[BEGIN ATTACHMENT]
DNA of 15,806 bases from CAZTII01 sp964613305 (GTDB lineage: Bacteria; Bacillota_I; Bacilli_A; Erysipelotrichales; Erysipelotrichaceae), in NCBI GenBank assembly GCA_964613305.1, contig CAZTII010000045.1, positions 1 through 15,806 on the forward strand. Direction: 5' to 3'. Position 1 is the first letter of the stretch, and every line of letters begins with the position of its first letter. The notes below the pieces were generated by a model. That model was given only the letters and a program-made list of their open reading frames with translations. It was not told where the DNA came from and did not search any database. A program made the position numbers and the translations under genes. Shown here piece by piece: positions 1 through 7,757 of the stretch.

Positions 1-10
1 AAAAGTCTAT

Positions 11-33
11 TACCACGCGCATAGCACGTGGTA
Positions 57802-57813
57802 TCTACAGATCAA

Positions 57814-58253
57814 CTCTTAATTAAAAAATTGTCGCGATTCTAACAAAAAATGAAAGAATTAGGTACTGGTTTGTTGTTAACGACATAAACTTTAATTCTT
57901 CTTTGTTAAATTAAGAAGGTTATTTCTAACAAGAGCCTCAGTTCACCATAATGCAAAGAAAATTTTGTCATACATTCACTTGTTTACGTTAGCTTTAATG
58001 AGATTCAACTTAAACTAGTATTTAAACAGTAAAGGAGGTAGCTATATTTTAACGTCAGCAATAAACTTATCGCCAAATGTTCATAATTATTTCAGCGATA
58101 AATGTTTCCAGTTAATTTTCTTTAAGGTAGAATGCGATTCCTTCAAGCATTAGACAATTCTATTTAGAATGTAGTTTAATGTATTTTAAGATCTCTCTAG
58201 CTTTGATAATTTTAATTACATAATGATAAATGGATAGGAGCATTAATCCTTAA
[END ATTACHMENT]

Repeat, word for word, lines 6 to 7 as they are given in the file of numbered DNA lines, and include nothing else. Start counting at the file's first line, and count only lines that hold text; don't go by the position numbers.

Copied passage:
Positions 57802-57813
57802 TCTACAGATCAA